Whether William Campbell is an alias for some other unknown artist (Kollerstrom’s speculation that Campbell is indeed Trevor Philip Ackrill is very well researched and presented), a few things seem to be in place with the new Paul. Beatle Will is:
- More technical with instrumentation and song design than JPM
- Potentially a session musician from the early to mid 1960’s
- Possibly classically trained in music
- A new Paul who is more interested in fashion and clothing
- Right handed and plays the guitar and bass right handed
- Versed in the world of the esoteric and the Great Beast, Crowley
More on this in the future…and one odd synchronicity I found after publishing this article is here.
Why Faul Does Indeed Exist
I could summarize all the wonderful thoughts I have on the subject, but I think Kollerstrom’s inclusion of Jim Fetzer’s deductions on the matter are enough of a baseline to get anyone started in the mystery. I personally don’t know either the author or Fetzer, but I agree that the seven “proofs” of the existence of Faul should at the very least be considered for everyone’s future speculation. They are:
- Faul is much taller and taller than James Paul McCartney
- Faul has much better teeth than James Paul McCartney
- Braces, of course, could have something to do with this
- Faul has a different ears/ear lobes than Paul; Faul needed to wear fake ears to reconcile the difference in public while still in the Beatles
- Faul appears to more intellectual and cerebral than Paul in interviews post 1966
- The Beatles stopped doing concerts after the death of Paul
- The idea being that the audience would be able to ascertain Faul’s height difference on stage and note the difference in chemistry in the band
- Faul’s eyes appear to be green in color, whereas Paul’s appear brown in color in the film Help! (as well as per the Topps trading card below)
7. The Beatles inserted many clues in their post 1966 movies, lyrics, and interviews after the fact (see Magical Mystery Boy, and see below)
To add to the enigma, two Italian forensic scientists published an article entitled Chiedi chi era quel «Beatle» ; in it, the scientists conclude that the appearance of pre-September Paul is statistically significant than the appearance of post – September Paul McCartney. The story was published on July 15, 2009 Italian version of WIRED magazine (I hope to dissect this too further in a future article):
Fortunately, the whole PID legitimacy hinted at by the two forensic experts was quickly dismissed courtesy of the Letterman interview (see above). The Letterman interview coincidentally aired on July 17, 2009, just days after the publication of the magazine. If Letterman says it ain’t so, it ain’t so. Everyone knows that, right?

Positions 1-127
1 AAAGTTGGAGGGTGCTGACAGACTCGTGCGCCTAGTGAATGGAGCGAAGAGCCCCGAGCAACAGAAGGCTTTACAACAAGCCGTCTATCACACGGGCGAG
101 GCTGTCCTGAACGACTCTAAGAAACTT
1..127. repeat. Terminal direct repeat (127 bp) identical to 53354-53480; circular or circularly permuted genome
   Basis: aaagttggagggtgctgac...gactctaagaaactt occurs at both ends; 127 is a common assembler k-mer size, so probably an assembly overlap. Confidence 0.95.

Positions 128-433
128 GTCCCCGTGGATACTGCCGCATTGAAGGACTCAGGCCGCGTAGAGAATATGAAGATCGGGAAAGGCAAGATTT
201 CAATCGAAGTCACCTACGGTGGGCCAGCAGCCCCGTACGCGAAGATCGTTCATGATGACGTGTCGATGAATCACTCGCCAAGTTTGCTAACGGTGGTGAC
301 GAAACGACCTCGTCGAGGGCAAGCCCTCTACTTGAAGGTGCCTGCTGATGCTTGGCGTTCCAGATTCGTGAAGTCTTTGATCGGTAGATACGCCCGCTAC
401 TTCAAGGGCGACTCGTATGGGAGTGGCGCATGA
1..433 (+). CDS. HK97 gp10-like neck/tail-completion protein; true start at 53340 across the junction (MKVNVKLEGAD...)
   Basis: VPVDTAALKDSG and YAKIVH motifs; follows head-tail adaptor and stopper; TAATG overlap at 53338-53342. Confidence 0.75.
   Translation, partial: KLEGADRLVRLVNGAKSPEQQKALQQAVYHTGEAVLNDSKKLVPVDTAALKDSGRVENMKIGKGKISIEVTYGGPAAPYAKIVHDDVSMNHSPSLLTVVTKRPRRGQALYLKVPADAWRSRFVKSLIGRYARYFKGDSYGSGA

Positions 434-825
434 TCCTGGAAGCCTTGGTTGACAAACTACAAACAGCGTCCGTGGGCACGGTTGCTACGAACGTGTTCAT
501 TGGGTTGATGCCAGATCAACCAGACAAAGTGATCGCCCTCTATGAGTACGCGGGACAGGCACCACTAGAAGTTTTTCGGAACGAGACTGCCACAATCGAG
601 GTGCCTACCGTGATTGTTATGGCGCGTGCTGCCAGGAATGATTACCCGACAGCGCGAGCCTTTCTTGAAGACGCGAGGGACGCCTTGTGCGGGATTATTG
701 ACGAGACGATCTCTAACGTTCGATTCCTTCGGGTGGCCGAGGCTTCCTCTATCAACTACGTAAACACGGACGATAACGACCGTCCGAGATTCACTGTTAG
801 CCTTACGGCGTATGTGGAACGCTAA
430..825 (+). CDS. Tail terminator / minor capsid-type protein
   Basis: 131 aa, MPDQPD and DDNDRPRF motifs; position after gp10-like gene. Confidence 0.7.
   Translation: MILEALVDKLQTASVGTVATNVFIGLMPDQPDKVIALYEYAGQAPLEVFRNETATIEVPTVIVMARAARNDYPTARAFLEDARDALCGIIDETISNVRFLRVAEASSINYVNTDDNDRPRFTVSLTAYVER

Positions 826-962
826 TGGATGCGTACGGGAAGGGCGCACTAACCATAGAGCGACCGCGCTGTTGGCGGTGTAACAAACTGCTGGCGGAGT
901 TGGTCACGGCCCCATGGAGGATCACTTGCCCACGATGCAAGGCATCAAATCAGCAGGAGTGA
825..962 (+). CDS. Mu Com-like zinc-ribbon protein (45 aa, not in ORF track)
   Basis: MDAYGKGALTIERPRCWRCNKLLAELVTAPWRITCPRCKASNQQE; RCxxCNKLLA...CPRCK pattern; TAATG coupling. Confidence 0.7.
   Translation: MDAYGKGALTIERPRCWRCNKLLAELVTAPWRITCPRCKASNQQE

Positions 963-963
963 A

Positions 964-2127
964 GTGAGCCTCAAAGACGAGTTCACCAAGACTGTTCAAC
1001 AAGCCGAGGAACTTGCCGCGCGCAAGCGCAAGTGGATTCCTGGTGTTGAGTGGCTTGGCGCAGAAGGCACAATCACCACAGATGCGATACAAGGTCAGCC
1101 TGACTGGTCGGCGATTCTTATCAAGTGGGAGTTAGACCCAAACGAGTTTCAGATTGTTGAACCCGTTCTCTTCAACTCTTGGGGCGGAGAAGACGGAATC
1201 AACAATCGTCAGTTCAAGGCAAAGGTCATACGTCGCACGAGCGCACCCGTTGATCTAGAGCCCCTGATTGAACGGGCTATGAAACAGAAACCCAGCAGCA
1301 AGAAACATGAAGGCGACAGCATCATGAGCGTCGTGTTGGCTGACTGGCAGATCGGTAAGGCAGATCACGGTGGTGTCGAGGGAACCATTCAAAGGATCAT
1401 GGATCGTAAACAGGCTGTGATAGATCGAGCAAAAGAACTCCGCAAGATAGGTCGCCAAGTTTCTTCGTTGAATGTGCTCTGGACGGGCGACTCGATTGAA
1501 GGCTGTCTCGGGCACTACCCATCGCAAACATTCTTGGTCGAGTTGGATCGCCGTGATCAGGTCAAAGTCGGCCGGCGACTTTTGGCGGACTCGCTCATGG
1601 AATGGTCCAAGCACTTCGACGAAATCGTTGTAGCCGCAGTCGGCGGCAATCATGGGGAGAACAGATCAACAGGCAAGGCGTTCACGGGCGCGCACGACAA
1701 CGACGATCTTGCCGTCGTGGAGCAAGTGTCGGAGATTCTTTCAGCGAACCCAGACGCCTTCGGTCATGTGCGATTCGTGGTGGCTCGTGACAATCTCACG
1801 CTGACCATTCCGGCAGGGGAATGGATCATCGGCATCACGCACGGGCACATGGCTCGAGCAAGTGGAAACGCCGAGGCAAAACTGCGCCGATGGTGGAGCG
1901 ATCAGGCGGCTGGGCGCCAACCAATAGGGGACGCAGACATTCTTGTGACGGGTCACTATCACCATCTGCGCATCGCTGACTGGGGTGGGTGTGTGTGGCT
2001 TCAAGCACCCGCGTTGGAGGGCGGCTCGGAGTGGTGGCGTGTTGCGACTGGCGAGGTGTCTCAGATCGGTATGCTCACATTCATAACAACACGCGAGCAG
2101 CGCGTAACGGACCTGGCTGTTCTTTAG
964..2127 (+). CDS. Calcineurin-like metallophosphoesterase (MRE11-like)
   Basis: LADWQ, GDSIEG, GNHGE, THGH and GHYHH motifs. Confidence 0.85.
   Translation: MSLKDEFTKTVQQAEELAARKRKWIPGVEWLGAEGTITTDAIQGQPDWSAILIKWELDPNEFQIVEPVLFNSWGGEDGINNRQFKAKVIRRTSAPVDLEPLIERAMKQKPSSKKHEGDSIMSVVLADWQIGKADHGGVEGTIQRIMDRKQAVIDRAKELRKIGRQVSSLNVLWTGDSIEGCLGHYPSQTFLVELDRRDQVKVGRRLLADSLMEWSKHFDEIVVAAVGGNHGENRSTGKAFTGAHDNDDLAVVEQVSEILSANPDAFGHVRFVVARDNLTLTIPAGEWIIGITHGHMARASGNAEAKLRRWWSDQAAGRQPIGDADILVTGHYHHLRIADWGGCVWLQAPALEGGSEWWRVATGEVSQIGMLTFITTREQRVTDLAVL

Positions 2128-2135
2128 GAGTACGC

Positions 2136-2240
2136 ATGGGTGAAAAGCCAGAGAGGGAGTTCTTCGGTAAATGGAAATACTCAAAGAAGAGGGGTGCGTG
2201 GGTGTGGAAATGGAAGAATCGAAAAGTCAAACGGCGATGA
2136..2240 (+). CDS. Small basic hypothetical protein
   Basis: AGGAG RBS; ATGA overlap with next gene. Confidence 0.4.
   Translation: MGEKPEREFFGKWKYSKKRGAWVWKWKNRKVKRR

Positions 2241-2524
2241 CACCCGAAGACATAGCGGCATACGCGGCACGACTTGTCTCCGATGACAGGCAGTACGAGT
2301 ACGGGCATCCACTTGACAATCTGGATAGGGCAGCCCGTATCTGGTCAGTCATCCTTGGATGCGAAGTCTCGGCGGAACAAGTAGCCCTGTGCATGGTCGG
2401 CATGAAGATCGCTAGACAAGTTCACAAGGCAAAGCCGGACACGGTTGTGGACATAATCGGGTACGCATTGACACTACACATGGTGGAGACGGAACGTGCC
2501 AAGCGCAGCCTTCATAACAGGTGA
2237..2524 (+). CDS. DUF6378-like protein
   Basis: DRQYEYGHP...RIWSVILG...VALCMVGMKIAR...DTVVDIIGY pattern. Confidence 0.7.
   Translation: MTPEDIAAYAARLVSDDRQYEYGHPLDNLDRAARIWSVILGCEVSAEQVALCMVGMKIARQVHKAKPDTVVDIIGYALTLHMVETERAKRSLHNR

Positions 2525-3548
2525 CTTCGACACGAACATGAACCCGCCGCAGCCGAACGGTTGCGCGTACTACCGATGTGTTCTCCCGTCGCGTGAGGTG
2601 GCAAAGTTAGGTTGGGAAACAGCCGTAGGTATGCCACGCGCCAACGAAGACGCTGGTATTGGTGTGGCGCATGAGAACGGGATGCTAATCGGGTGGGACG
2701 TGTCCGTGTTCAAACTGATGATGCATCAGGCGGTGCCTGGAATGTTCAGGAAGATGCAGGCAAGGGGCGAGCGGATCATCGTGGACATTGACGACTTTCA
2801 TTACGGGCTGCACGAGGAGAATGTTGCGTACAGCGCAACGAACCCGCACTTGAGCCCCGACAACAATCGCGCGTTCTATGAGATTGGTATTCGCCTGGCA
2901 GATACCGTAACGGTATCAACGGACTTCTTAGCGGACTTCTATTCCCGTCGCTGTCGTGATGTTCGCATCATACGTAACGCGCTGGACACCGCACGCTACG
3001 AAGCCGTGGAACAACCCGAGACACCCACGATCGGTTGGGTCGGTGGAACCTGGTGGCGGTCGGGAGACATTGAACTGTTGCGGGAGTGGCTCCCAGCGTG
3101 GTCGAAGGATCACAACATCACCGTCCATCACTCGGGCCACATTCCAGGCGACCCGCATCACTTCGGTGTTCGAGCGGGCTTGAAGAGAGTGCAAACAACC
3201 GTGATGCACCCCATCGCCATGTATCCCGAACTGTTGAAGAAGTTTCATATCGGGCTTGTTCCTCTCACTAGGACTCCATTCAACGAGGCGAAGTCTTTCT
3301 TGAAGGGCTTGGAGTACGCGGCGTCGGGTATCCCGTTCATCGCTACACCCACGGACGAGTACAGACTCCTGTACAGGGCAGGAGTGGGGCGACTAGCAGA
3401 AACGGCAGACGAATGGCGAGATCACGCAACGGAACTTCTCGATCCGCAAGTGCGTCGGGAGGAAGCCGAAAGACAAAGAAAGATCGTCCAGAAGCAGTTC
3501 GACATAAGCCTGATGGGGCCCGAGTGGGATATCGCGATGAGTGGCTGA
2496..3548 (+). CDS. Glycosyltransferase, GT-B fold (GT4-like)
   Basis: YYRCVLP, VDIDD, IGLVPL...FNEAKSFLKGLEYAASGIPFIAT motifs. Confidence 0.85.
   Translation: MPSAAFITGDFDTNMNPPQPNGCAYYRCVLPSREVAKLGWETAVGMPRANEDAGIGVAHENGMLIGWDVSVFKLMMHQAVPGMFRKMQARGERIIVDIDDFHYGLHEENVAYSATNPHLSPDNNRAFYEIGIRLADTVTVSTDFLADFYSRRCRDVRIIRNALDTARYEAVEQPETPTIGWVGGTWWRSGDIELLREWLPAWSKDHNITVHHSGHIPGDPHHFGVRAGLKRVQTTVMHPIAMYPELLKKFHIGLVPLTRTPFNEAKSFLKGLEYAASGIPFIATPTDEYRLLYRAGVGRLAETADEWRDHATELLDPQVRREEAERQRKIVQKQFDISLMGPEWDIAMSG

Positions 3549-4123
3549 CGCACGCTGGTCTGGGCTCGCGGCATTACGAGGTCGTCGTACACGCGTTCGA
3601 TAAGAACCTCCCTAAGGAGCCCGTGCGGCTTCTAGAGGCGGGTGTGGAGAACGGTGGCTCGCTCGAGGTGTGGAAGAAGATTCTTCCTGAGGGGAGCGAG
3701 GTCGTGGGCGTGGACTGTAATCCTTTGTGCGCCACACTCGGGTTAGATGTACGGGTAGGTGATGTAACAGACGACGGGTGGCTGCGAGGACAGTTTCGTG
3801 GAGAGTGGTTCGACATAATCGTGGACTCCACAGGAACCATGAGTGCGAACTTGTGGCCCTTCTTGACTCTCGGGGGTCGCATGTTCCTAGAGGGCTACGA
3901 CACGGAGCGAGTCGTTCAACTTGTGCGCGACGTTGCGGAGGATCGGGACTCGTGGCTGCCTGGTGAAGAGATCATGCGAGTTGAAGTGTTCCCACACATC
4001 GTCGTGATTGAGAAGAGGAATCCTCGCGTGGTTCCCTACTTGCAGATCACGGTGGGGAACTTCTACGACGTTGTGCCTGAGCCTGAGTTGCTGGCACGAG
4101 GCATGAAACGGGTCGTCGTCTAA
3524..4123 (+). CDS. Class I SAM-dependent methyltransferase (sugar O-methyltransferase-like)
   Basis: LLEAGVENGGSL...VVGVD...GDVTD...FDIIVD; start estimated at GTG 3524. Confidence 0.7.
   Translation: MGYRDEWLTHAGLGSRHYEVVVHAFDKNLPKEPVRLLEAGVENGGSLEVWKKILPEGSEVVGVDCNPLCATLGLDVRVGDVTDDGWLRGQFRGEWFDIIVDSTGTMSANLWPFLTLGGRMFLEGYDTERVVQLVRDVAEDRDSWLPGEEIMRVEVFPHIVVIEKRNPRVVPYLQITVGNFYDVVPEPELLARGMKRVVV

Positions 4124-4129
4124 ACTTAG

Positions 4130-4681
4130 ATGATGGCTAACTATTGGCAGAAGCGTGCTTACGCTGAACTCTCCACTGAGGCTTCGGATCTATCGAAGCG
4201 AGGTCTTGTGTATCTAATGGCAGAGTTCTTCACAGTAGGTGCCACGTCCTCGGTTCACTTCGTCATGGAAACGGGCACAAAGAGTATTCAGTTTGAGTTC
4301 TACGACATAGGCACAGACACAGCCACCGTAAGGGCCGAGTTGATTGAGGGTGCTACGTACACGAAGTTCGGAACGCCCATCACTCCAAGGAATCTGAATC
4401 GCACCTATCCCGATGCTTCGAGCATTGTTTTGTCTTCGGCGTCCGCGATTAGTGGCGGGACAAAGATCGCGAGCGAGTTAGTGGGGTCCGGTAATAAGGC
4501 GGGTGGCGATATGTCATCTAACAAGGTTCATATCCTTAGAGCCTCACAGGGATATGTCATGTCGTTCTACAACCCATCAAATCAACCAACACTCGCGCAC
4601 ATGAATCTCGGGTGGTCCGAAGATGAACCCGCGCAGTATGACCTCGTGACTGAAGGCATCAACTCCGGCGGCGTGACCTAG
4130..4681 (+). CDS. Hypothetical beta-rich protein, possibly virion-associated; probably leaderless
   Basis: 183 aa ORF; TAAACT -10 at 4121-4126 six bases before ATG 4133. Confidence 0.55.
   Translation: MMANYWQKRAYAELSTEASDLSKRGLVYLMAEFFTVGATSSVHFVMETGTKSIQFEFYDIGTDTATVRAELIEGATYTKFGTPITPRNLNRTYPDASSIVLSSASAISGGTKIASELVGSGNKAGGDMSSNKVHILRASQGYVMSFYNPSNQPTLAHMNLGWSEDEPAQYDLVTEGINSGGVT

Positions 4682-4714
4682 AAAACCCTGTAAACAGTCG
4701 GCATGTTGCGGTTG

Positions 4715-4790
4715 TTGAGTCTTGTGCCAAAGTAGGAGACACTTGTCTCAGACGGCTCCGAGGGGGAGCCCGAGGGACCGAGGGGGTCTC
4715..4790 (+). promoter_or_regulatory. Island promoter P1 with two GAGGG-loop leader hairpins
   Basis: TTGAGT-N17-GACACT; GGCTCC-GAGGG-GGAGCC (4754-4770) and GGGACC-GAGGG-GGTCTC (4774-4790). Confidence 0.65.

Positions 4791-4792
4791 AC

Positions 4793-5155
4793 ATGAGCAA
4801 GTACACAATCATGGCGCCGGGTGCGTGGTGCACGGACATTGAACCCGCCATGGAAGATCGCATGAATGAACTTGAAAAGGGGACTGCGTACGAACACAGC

Why Paul Isn’t Dead
Why does Paul look so different in 1966 versus 1967? One could argue the following:
- McCartney lost some serious weight while on holiday/break in October 1966 November 1966, and kept it off throughout the Sgt Pepper days
- McCartney was on some new drug that altered his appearance
- McCartney became seriously ill in the fall of 1966 due to food poisoning
- McCartney possibly had some nose/jaw/ear plastic surgery completed in late 1966
- Different hair styles of Sir Paul can lead to the illusion of different people
- And of course the big one: evidence is purely based on a) photographs and b) speculative history
- The Beatles placed clues in their music, albums, movies, etc to make an easy English pound during the late 1960’s
Of course photographs, taken at different angles, can make anyone look different given the lighting and angle of the photograph. And with the appropriate use of cherry picking, any off photos can be used to create an argument that favors the use of a double, a clone, or otherwise.
Possible Moments of Disclosure
There is speculation in circles that Faul has been attempting to allow for the release of the truth in several methods. They include:
The Rotten Apple Series by IAMAPHONEY
- Beginning in 2006, the Rotten Apple Series has laid out clues and hints that there is more to the Beatles story beginning in 1966
- The material appears to be archival and sourced by an insider
- The series continues to exist on Youtube without fear of any copyright infringement or reprisal
- The series lays out conversations and imagery depicting evidence suggesting the Paul is Dead mythos is not urban legend, but fact
The Memoirs of Billy Shears written by one Thomas E. Uharriet
- The book appears to be the biography of Faul as communicated by Mr. Campbell
- The book was released on September 9, 2009
- The book is 666 pages in length
- The book was published by Pepper Press, a subsidiary of Paul McCartney’s MACCA Corp
Why This Matters (to Me Anyway)
Why the need to keep the Beatles together after Paul’s alleged death? There are a multiple number of possible reasons: the prevention of thousands of teenage girl suicides, the need to continue the generation of taxes for the UK government, the need to continue the Beatles’ influence on pop culture, etc etc. Theories in this respect are tied to money, continued media influence, and even the occult.